Thursday, February 2, 2012

Ginger Tea

Two Cups of Tea with Shepshed Honey Bottle
With Honey from Bruce's Cousin's Apiary

Recipe by Robin

Happy Groundhog’s Day! It’s the middle of winter, yet a time to look for renewed growth and signs of spring. In Pagan tradition, today is Imbolc, the first of the year’s fire festivals, which celebrate the growing of the sun’s light. In Catholic tradition, this is Candlemas, celebrated with lighted candle processions and blessing of candles, commemorating Jesus’ first public appearance at temple. My own ritual is lighting a candle or two to celebrate the returning of sun and renewal of growth.

Whole Ginger Root
A Most Interesting Root
Here in the Santa Cruz mountains, signs of spring are popping up everywhere. Violets carpet my yard, so many that I’m considering harvesting some for baking. Flowering quince is just opening up. An impudent dandelion grins at me from a flowerbed where a few golden calendulas are budding.

I remember my mother walking through the snow to gather pussywillows and forsythia branches at this time of year. She set them indoors to force an early bloom and brighten the house. Perhaps you’ll want to do this too, since we’ll be spending much of our time indoors during the next month or two.

Sliced Ginger Root
Warming Power
Ginger tea is a bracing mid-winter tonic, especially if you’re a bit under the weather, as I am at the moment. According to Chinese traditional medicine, it’s warming for all cold conditions, aids digestion, and treats nausea. It’s particularly good for the lung system, which controls the nasal passages and immune system as well as the lungs. It treats and prevents colds, flu, coughs, and sinusitis, according to Chinese doctors and my most knowledgeable friends.

Saucepan with Ginger Slices and Water
Floaters & Sinkers: Before the Boil
This recipe is quite strong, especially if your ginger is fresh, but can easily be diluted with hot water, lemon tea (without the optional mint), or other liquid. Or serve it with a squeeze of lemon and honey. I like adding a black tea bag (like Bigelow's English Breakfast in photo) and some soy milk and honey. You can experiment with various herbal teabags, perhaps citrus or red zinger-ish flavors, or other medicinal herbs. Post a comment if you come up with an interesting combo.

You can reuse the ginger for another boiling or two. You’ll need to simmer it a little longer to get the same strength tea. I’ve also chopped up the ginger after a couple of boilings, to “stretch” the ginger into one more boiling.

Late winter is still a time for planning your year and visualizing this year’s accomplishments, so dream your dream and drink your tea.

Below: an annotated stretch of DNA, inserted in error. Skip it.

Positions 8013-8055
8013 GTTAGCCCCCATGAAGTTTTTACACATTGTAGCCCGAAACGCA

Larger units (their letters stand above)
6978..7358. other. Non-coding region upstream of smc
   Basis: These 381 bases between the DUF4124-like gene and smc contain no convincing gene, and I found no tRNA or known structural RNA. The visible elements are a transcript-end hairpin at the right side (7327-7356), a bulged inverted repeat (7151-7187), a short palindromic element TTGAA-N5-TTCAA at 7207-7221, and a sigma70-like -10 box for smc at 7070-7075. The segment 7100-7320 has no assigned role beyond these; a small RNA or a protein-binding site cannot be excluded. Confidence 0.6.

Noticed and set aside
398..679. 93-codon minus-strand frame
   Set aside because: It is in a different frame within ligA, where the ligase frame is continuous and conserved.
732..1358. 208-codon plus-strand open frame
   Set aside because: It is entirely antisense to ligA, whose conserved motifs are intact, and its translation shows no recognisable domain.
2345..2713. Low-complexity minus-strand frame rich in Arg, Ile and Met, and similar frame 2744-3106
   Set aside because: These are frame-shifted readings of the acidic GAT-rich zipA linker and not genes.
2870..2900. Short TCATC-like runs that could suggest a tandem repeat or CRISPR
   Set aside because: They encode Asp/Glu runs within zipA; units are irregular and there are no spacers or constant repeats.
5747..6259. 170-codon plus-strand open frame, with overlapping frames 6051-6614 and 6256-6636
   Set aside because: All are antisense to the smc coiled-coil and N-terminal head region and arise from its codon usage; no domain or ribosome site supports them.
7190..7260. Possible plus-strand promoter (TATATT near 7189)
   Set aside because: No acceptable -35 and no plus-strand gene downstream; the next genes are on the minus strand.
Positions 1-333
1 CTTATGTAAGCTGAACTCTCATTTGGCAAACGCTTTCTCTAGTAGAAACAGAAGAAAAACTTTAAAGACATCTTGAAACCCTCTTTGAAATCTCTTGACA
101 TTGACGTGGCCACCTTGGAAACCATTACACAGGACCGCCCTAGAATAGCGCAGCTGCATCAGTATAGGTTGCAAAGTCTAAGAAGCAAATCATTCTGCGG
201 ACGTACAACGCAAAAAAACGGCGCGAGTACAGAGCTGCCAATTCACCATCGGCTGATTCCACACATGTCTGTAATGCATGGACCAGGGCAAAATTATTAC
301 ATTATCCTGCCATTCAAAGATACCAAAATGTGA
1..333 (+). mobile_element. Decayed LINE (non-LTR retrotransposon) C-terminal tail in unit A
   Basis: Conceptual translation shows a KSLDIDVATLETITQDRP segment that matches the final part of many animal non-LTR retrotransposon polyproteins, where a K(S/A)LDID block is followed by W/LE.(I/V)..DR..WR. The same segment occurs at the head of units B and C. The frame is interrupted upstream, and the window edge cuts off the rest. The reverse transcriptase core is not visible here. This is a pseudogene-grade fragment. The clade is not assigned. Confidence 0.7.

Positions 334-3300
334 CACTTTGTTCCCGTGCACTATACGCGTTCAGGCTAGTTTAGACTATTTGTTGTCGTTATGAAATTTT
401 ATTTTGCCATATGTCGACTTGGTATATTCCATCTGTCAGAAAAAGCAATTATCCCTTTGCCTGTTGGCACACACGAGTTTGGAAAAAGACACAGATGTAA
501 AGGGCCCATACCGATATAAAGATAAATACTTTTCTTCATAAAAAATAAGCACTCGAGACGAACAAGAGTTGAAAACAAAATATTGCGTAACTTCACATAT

Two Cups of Tea with Lemon and Honey
With or Without Black Tea
Ginger Tea
makes about 3 ½ (8 oz) cups

~3 inches ginger root
4 cups water
honey to taste
lemon (optional)
teabags (optional)

Wash ginger root and slice thinly, about 1/8 inch thick. No need to peel the ginger. Put into saucepan with water. Bring to boil and simmer 10 – 15 minutes.

Pour through tea strainer into teacups or heated (microwave 1 minute) teapot. 

Serve with honey, and any of these options:
  • lemon wedges
  • herbal teabags to steep
  • black teabags, with optional soy milk
  • hot water or lemon tea to dilute
  • anything else you think you’d enjoy


  1. I can use some of this today. I've been struggling with a cold for the better part of the month. Ginger on my grocery list!

  2. Ginger tea has been my best friend when it comes to sore throat and flu. Honey and lemon can even make this tea tastier and healthier. It has a soothing effect that really gives a relief to a sore throat. I consider this ginger tea as one of the best sore throat home remedies.

  3. I love it cold after a workout or after working in the garden on a hot summer day. After cooling, I just put a huge batch in a container and pop it into the refrigerator!!

    1. Thanks so much for your comment. It never occurred to me to try it chilled...I'll check it out!

    2. I usually make a gallon at a time and freeze it in ice cube trays. I mix it with other teas when ever I want. It only last me about 1 week

  4. I too like making it in a big batch. My question is does it have to be refrigerated or can it sit on the counter for a few days still safe for consumption?

    1. Also seeking an answer for this question.

    2. Is there any answer to this question. Is it safe to consume after sitting on the counter not refrigerated?

    3. Forgive the delay. My sources agree that tea should not be left out more than 8 hours. With that said, I have left ginger tea (with bits of ginger in it) out overnight, but always reheat to boiling before drinking--and my house is quite cold at night. In general, pouring it into a mason jar and refrigerating is best practice. Hope that helps.

  5. I am discovering how great ginger tea is. Thanks for the article.

  6. I bring water to a boil, add ginger, then lower to a simmer with the lid on top for 15 min. 3 oz ginger to 3 cups of water. I reuse twice. Store tisane in mason jars or a pitcher in fridge. I always drink it cold.

  7. I tried it today and it is simply awesome with juice of half lemon

    I heated a cup of water....
    Switched off the burner...
    Added sliced thin ginger..8 to 10 slices...
    Let it rest for 2 to 3 minutes..
    Added juice of half a lemon...
    Had it without sugar or milk...

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  9. I want to make a ginger syrup without adding any sweetener. Is there fructose in ginger? Could I just boil this down?

    1. According to the USDA, per 100 grams of ginger, it contains 1.78 grams fructose and 1.22 grams glucose. That amounts to 3% natural sugars. So I don't think it would boil down to a syrup.

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